Since Brown Sr. has been a K-9 officer for the Winthrop Police Department for 26 years, Brown Jr. grew up playing youth sports in the town, and he will have many close ties in the stands on Friday.

“I’ve been around Winthrop sports most of my life,” said Brown Jr., the Globe’s Division 6 Player of the Year last football season. “From when I could walk to when my dad stopped coaching there, I’ve almost been to more games in Winthrop than at St. Mary’s. It’s not like a coming home game, but I’ve kind of been waiting to play in this town. It’ll be a good atmosphere.”

Advertisement



In Chelmsford, Lions’ fourth-year coach George Peterson will also face his former team Friday night.

The former University of New Hampshire star and Granite State resident guided Lexington to six playoff berths and two Middlesex Liberty League titles over nine years as head coach before taking the job at Chelmsford.

Since his Lions traveled to Lexington last year, and came away with a 35-20 win, Peterson said the second meeting with his old program should carry less emotion.

“That was an odd experience, being on the visitor sideline after spending so much time on the home sideline at that school,” Peterson recalled.

“This year, after losing the way we did [in Week 1], there’s been no thought of it. I’m four years removed from [Lexington], so there are no kids left who were freshman when I was the coach. We already experienced the sentimental value of it last year. Now we’ve got to get ourselves right here in Chelmsford.”

Yet Driscoll said he knows at least 65 percent of Winthrop’s current players, many of whom work in his youth flag football program as coaches and referees each summer. A few players on the St. Mary’s roster hail from Winthrop, and Cadigan expects a very formidable challenge from a Spartans team that includes tailback Derick Coulanges and reigning CCL lineman of the year Tommy Falasca among other standouts.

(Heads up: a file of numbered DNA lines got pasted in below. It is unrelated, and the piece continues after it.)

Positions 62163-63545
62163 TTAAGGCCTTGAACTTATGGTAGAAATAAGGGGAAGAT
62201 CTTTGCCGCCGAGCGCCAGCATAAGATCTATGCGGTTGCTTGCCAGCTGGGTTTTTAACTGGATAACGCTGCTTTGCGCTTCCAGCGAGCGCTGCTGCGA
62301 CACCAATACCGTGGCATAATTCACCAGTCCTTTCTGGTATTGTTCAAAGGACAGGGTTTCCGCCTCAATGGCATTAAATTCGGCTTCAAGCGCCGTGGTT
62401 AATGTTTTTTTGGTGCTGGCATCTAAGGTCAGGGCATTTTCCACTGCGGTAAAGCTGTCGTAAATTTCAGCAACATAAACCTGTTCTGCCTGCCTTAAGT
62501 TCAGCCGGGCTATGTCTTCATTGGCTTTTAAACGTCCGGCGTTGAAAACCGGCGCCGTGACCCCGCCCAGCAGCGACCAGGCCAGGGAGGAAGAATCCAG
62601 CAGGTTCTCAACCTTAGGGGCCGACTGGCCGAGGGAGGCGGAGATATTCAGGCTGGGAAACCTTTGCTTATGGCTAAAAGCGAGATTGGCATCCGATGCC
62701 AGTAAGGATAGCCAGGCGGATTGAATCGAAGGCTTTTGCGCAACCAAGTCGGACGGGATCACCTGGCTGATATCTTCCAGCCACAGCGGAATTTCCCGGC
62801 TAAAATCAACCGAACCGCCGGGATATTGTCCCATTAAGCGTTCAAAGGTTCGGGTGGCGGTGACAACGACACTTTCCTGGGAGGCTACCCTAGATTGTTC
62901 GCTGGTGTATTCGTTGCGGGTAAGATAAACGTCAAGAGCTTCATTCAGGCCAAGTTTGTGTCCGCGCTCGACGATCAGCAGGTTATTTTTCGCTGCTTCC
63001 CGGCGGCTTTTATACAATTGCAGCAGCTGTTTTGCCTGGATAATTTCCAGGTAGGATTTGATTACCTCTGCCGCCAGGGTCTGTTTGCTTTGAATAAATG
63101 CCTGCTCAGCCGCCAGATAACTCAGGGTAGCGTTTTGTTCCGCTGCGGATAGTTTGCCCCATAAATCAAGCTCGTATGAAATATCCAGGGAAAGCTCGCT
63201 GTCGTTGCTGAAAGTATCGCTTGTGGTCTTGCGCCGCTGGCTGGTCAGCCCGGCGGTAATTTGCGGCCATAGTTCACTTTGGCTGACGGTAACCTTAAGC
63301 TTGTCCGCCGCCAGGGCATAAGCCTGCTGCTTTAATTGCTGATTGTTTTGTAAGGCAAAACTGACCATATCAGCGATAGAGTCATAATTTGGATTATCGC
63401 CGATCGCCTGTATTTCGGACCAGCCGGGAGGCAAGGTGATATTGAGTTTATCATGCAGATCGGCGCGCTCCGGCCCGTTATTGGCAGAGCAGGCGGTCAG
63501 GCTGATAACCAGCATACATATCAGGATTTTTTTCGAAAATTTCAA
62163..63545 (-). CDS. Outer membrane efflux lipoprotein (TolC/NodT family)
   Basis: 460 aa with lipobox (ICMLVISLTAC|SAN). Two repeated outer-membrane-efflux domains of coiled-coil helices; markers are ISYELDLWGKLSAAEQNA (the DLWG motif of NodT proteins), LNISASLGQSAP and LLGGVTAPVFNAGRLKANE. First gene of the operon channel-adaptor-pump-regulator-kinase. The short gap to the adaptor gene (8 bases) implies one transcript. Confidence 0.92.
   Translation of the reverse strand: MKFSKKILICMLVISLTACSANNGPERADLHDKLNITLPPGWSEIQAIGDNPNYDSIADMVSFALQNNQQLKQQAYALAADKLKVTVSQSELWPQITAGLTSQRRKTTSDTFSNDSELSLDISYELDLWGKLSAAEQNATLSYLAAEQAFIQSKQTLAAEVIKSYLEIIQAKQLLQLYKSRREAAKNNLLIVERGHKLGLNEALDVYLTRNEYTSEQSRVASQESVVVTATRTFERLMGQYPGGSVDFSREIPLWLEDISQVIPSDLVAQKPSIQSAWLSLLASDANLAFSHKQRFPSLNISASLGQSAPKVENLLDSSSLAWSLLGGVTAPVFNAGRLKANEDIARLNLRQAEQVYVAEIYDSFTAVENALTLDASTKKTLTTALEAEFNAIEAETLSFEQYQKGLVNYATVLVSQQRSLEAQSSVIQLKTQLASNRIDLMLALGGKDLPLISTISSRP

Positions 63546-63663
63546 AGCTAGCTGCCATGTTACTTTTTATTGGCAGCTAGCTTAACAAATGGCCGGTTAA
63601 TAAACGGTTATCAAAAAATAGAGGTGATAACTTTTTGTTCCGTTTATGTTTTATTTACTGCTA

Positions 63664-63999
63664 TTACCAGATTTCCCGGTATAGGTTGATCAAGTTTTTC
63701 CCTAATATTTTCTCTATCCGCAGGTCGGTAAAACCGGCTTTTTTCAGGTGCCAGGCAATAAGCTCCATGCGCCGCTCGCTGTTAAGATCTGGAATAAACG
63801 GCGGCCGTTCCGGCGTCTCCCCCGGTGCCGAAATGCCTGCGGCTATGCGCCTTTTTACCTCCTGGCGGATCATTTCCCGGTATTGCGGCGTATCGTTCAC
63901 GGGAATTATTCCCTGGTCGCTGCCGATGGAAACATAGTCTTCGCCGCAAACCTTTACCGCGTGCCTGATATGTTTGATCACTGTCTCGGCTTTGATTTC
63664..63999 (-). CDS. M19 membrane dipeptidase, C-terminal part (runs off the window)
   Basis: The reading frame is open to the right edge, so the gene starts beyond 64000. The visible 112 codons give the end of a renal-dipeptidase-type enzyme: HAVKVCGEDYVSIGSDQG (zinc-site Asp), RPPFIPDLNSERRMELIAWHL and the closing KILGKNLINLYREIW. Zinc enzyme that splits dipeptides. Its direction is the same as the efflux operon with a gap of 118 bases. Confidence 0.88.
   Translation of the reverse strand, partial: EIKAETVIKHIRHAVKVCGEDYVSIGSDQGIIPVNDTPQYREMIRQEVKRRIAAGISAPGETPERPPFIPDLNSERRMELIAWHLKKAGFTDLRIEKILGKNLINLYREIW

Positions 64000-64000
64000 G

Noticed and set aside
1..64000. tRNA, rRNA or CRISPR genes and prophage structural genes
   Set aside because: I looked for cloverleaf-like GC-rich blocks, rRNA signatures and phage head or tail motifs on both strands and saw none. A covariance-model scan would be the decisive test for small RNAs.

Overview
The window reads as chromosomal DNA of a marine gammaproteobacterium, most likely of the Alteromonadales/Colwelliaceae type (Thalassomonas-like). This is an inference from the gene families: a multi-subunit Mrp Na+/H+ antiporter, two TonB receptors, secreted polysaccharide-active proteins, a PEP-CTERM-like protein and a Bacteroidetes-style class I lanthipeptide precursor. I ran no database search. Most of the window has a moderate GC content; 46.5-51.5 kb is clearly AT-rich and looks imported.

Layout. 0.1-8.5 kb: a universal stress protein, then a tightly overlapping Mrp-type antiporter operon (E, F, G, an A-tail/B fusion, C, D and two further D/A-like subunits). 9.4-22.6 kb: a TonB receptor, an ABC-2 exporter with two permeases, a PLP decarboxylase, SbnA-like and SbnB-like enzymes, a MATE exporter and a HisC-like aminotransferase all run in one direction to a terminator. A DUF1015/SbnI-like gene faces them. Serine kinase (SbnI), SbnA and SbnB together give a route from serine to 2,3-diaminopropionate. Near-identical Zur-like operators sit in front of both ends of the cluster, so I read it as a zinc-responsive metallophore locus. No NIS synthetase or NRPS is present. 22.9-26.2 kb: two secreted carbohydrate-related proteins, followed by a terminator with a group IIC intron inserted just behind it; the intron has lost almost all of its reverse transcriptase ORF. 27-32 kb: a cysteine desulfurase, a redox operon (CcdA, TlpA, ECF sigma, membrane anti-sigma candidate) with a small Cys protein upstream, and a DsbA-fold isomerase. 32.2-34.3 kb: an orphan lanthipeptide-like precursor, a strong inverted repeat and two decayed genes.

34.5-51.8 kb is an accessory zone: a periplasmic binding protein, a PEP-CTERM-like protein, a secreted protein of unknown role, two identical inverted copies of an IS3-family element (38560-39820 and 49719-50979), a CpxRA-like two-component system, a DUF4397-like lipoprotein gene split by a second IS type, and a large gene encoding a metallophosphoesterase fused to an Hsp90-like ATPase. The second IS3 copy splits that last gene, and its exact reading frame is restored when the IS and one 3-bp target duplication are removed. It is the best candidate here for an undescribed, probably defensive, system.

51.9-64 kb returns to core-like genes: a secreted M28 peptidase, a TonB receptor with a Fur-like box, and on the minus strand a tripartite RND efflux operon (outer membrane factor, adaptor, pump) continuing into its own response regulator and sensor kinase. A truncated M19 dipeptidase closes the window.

Advertisement



With so much familiarity between the head coaches on opposite sidelines, there will be some interesting strategic points to watch in their first matchup.

“What I see right now with [Driscoll’s] team, there are definitely some similarities from the 15 years we were together, and definitely some evolution over the last five years,” said Cadigan.

“As a coach, you don’t want to ‘chase ghosts’ on offense and defense, and expect something that never comes. But I think this game will have something of a Thanksgiving feel in the sense that it’s an opponent we should know better than any other.”

In Thursday’s games . . .

Dartmouth 7, Greater New Bedford 0 — The lone score of the game came on a touchdown pass in the first quarter from junior Nikko Morris to junior Chace Feno, who took the swing pass and used a nifty block to sneak into the end zone from 9 yards out to give the Indians (1-1) an early lead. Greater New Bedford (1-1) was unable to muster a response, unlike last week’s 28-point outing against Southeastern.

South Shore Voc-Tech 48, Bourne 27 — Junior Todd Egan trigged a 22-point first quarter blitz with a 21-yard scoring run and an 80-yard kickoff return — the start to a six-touchdown performance for the host Vikings in the nonleague win in Easton. Egan racked up 211 all-purpose yards, including 118 on the ground.